Queen of the Night
Even without a regal name, you'd know that the Queen of the Night, the night-blooming cereus, is the sovereign of this area's list of stunning, fragrant white flowers.
While all of the fragrant white night-blooming plants here are worthy of royal attention, Reina de la Noche (Queen of the Night) is certainly appropriately named. Few other plants in the world produce blooms that can compete with the style, form, scent, or drama of these fragrant, once-a-year giant white flowers.
Because each flower opens and closes in the dark of one night, few expatriates have witnessed the flowers on the sprawling, ordinary-looking plant that drapes over walls, rocks, or trees.
It takes a few seasons to learn the pattern of this plant's blooms. Be careful, you could miss the flowers entirely during your first year or two at Lake Chapala.
When you notice that one of the buds begins swelling, be sure to go back and check the plant every hour or so, all evening long. Sometime between eight p.m. and midnight, you'll be calling the entire family and part of the neighborhood to come watch the final hour when this huge bloom opens bit by bit, just like a Discovery Channel freeze-frame documentary film.
(Above:) When the buds have swollen to this point, know the flower will open that very night.
Beginning in April, the first several flowers open on the Hylocereus undatus, which is better known in the United States as the night-blooming cereus. Early in the blooming season, one of the glorious flowers opens each night. If you are lucky enough to have a Queen of the Night in your garden, let your friends know that you'll call them in time to come see the flowers open on the night of the plant's annual grand finale.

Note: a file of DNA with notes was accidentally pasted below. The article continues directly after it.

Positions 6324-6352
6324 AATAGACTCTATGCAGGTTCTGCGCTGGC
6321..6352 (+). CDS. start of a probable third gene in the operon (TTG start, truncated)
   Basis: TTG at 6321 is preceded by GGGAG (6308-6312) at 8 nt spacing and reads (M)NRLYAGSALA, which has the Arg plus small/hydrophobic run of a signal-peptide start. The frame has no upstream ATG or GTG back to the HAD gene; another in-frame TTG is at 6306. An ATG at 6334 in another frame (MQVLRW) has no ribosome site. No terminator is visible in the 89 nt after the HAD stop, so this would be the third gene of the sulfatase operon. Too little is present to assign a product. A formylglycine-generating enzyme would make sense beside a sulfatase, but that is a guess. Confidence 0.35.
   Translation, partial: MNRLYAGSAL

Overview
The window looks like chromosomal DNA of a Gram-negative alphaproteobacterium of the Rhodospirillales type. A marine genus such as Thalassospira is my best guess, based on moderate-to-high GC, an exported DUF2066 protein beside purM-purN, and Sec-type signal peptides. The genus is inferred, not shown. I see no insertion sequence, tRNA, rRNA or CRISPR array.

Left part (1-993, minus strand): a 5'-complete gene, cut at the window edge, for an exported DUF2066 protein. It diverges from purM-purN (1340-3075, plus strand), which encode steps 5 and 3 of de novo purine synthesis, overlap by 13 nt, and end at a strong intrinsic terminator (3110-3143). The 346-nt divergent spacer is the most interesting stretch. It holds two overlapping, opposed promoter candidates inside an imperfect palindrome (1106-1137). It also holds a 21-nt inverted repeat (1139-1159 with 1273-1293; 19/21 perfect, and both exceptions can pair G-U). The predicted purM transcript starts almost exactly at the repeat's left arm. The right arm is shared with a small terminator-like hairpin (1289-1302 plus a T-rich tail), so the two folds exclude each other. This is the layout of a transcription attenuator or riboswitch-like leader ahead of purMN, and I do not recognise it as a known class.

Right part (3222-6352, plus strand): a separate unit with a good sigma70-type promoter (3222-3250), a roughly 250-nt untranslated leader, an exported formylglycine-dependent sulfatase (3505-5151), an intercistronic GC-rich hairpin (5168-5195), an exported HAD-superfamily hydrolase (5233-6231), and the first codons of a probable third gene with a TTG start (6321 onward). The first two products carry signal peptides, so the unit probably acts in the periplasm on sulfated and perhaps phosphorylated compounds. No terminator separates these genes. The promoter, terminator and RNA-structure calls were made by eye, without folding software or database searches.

There's usually one magnificent night in late April or early May when a half dozen or more of the eight- to ten-inch white flowers come into full bloom. Most of us who have relocated to Lakeside are usually sound asleep long before midnight, but it's well worth the effort to join in a flower watch — you won’t see much the following morning -- soon after the first rays of morning sun, the flowers fold up and fade away.
(Left:) This plant produced 10 lemon-scented, eight-inch blooms on one memorable night
Break out a bottle of Champagne to toast a life that brings you to this moment, to this sight, and the lemony fragrance spreading through the neighborhood.
A larger tropical variety of the plant is found in the southern Mexico states of Oaxaca and Vera Cruz. Epiphyllum oxypetalum has many of the characteristics of Reina de la Noche. An ordinary-looking plant, it is distinguished only by its long leaves during most of the year. It earns the title Dama de Noche (Lady of the Night) on the one night of the year when it bursts forth with 100 or more 10- to 14-inch blooms.